It’s hard to keep up with Averie Bishop ’19. The reigning Miss Asian American Texas and SMU junior has her hands full as a double major in human rights and political science, vice president of Phi Alpha Delta pre-law fraternity and co-founder of a humanitarian charity. She segued from the Hilltop to Capitol Hill as a Congressional Fellow last summer and participated in the Clinton Global Initiative University annual meeting in October. Senior Alexis Kopp ’18, a double major in English and education with a journalism minor, recently convinced the dynamo to take five for a chat about her academic and philanthropic passions and her fairy tale Family Weekend.
Have you always done pageants?
No! It was the very first pageant I’d ever competed in. This pageant circuit is very different. Instead of a bathing suit competition, it had a cultural attire competition, where you wear clothing that represents your ethnicity; in my case, that’s Filipino on my mother’s side. It also emphasized the interview portion more than other pageants usually do.
What are some of your duties as Miss Asian American Texas?
I’ve been hosting community events, volunteering with many organizations and doing a lot of work with my nonprofit organization. I was also a part of the opening State Fair parade. That was a lot of fun!
What did you do as a Congressional Fellow, and what did you take away from the experience?
I worked in the U.S. House of Representatives, primarily with Sheila Jackson Lee of Houston, organizing committee hearings and briefings and writing talking points. I also helped draft bills. I think a lot of people assume that the government is in shambles, and everything is chaotic and hectic and polarized. I found that people were willing to have candid conversations and listen to other opinions. That experience made me realize that I should listen more closely and think about what people are really saying.
What’s new with your nonprofit, The Tulong Foundation?
My mother, Marevi, grew up in a poverty-stricken community in the Philippines, where access to education was limited by your ability to pay for it. We started the foundation in 2015 as The Bishop Outreach Fund but have changed the name to better reflect our mission. “Tulong” means “help” in the Filipino language. We are currently helping impoverished children in the southern Philippines get an education. We also built a water well in the Banga, South Cotabato province – where my mother’s from – to provide easier access to clean water. I represented our organization at the Clinton Global Initiative conference, and I learned a lot. It made me rethink our efforts and expand our focus. We want to reach other countries in Southeast Asia and broaden our efforts to teach sustainable farming skills.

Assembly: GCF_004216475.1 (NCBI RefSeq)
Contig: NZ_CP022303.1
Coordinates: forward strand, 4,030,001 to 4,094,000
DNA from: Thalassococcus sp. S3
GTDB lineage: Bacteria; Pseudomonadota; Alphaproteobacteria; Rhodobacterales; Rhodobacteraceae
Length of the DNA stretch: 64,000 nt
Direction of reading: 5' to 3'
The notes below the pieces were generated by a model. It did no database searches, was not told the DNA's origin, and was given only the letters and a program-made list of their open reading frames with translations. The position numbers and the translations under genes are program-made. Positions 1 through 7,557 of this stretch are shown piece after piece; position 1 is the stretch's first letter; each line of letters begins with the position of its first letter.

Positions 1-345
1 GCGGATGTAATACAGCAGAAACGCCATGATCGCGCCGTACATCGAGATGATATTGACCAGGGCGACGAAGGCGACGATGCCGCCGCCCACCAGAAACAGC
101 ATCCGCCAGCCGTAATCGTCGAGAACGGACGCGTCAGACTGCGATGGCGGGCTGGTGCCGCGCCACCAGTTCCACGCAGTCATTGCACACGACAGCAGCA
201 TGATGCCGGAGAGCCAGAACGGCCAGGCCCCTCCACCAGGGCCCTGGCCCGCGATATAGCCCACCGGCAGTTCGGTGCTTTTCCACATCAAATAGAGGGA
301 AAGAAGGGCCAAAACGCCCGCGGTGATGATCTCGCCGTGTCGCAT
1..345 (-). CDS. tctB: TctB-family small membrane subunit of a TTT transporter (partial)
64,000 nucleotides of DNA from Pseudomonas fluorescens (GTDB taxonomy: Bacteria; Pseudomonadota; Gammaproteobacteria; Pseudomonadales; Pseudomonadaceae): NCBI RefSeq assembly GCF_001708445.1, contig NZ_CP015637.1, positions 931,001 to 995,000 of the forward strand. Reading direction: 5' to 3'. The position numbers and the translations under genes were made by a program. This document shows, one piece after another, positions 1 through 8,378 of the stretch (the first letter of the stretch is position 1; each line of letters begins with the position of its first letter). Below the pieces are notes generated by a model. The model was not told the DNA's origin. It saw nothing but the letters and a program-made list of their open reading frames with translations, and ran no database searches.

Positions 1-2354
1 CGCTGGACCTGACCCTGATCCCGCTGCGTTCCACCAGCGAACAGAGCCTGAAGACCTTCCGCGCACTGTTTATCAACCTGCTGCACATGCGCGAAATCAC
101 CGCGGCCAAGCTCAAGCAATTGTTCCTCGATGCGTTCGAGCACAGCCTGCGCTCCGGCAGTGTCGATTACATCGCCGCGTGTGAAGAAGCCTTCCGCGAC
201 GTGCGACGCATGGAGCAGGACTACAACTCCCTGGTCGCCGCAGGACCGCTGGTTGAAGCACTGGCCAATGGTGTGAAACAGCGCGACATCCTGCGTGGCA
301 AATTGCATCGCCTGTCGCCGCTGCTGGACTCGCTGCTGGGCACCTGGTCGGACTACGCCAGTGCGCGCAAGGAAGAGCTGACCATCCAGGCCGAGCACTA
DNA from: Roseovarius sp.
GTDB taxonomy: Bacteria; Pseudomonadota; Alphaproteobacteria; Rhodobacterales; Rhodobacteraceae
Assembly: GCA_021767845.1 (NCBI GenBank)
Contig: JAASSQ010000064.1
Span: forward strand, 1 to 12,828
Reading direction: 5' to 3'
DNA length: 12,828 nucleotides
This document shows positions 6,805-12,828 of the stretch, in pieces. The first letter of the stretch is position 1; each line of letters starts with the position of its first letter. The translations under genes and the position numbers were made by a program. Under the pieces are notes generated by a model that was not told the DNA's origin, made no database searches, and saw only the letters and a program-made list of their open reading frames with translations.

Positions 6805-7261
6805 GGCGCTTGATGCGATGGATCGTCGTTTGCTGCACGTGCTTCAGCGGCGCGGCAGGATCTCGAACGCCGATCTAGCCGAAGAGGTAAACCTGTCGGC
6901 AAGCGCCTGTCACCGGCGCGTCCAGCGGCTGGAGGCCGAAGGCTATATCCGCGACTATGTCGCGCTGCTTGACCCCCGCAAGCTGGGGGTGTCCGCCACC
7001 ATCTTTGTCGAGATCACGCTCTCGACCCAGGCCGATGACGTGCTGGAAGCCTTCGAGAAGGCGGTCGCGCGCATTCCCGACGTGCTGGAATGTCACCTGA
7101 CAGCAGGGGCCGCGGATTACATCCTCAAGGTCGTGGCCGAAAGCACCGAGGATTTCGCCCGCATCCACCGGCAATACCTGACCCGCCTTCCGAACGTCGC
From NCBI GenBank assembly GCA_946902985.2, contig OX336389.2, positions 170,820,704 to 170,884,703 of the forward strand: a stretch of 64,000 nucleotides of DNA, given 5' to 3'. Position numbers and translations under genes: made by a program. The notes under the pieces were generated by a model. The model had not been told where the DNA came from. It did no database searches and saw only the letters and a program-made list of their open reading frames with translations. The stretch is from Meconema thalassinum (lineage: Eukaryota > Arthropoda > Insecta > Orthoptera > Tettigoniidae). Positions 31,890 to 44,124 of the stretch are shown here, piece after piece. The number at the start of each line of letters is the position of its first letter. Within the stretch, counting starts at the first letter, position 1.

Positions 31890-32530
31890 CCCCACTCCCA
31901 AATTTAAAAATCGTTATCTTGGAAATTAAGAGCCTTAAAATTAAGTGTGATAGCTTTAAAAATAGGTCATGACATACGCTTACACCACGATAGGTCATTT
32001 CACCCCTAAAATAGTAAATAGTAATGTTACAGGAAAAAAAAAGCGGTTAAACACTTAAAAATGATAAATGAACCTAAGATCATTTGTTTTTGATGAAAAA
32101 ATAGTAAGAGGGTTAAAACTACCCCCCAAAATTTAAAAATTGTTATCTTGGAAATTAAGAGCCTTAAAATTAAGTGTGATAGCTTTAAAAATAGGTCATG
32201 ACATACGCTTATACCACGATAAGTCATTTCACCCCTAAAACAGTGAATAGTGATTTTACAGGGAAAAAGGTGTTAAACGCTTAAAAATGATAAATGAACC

You transferred to SMU from Texas State. Describe that experience.
Both of my parents work two jobs, so it was very important that I received additional financial support. I was awarded an Honor Transfer Scholarship, which covers half of my tuition. Had I not received that assistance, I would not have been able to attend SMU, so I’m very grateful for that. Transferring here, finding a place to live and finding a good community and friends were much easier than I expected. I’m so glad I’m here!
Why did you choose your majors?
Prof. Rick Halperin, the compelling classes and my mother’s story. She struggled to get to the United States and become a citizen. I feel like the political science-human rights combination is good preparation for my future. I hope to become a lawyer with a focus on immi-gration or civil rights.
What was it like to play Cinderella in the Family Weekend Musical, Into the Woods?
It was hectic, to say the least, because we learned everything in 24 hours. Sam Weber was an incredible director! I got to meet so many different people, and I think I really found a sort of family on campus. Before I transferred to SMU, I majored in acting, so it was great to get back into the arts. While academics are very important, I think it is important for people to have their niche or hobby, something they really enjoy doing, to go back to when they need a creative release.
What do you like best about SMU?
The community of students. The univer- sity I previously attended was very large. The classes averaged about 100 students, so people weren’t as motivated to speak to one another or contribute in class. But SMU is a good size – it’s not too big and not too small – and people are so willing to exchange ideas and listen to one another. The community is very understanding, open and accepting.